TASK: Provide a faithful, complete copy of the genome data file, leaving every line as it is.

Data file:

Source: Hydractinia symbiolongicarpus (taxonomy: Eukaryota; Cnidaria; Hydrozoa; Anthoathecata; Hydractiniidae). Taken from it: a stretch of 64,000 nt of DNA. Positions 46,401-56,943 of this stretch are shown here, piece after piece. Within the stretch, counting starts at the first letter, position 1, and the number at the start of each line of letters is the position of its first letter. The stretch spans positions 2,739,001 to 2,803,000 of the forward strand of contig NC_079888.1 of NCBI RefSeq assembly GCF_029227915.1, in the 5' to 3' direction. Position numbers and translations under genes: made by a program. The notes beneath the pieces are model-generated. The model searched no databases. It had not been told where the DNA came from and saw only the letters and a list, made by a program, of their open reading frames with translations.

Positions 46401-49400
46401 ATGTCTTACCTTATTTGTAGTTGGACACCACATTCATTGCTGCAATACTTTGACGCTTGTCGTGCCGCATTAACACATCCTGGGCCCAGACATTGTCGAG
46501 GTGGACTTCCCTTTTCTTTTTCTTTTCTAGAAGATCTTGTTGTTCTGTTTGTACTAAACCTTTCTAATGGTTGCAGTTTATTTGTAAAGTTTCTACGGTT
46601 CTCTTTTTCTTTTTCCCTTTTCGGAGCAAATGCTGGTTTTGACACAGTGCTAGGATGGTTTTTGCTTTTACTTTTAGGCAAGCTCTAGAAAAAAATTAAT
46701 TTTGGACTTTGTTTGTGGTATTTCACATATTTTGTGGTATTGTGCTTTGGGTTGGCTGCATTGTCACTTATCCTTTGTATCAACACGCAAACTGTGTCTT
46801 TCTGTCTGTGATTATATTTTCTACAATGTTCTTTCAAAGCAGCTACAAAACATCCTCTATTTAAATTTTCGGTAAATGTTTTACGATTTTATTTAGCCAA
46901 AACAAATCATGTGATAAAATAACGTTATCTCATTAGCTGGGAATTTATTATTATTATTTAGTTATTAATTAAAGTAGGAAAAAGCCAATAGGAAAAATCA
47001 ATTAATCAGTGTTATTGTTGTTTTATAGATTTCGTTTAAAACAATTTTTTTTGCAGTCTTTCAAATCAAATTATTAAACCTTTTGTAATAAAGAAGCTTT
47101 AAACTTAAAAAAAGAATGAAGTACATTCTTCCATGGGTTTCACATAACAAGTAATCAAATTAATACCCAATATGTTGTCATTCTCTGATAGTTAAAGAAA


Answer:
Source: Hydractinia symbiolongicarpus (taxonomy: Eukaryota; Cnidaria; Hydrozoa; Anthoathecata; Hydractiniidae). Taken from it: a stretch of 64,000 nt of DNA. Positions 46,401-56,943 of this stretch are shown here, piece after piece. Within the stretch, counting starts at the first letter, position 1, and the number at the start of each line of letters is the position of its first letter. The stretch spans positions 2,739,001 to 2,803,000 of the forward strand of contig NC_079888.1 of NCBI RefSeq assembly GCF_029227915.1, in the 5' to 3' direction. Position numbers and translations under genes: made by a program. The notes beneath the pieces are model-generated. The model searched no databases. It had not been told where the DNA came from and saw only the letters and a list, made by a program, of their open reading frames with translations.

Positions 46401-49400
46401 ATGTCTTACCTTATTTGTAGTTGGACACCACATTCATTGCTGCAATACTTTGACGCTTGTCGTGCCGCATTAACACATCCTGGGCCCAGACATTGTCGAG
46501 GTGGACTTCCCTTTTCTTTTTCTTTTCTAGAAGATCTTGTTGTTCTGTTTGTACTAAACCTTTCTAATGGTTGCAGTTTATTTGTAAAGTTTCTACGGTT
46601 CTCTTTTTCTTTTTCCCTTTTCGGAGCAAATGCTGGTTTTGACACAGTGCTAGGATGGTTTTTGCTTTTACTTTTAGGCAAGCTCTAGAAAAAAATTAAT
46701 TTTGGACTTTGTTTGTGGTATTTCACATATTTTGTGGTATTGTGCTTTGGGTTGGCTGCATTGTCACTTATCCTTTGTATCAACACGCAAACTGTGTCTT
46801 TCTGTCTGTGATTATATTTTCTACAATGTTCTTTCAAAGCAGCTACAAAACATCCTCTATTTAAATTTTCGGTAAATGTTTTACGATTTTATTTAGCCAA
46901 AACAAATCATGTGATAAAATAACGTTATCTCATTAGCTGGGAATTTATTATTATTATTTAGTTATTAATTAAAGTAGGAAAAAGCCAATAGGAAAAATCA
47001 ATTAATCAGTGTTATTGTTGTTTTATAGATTTCGTTTAAAACAATTTTTTTTGCAGTCTTTCAAATCAAATTATTAAACCTTTTGTAATAAAGAAGCTTT
47101 AAACTTAAAAAAAGAATGAAGTACATTCTTCCATGGGTTTCACATAACAAGTAATCAAATTAATACCCAATATGTTGTCATTCTCTGATAGTTAAAGAAA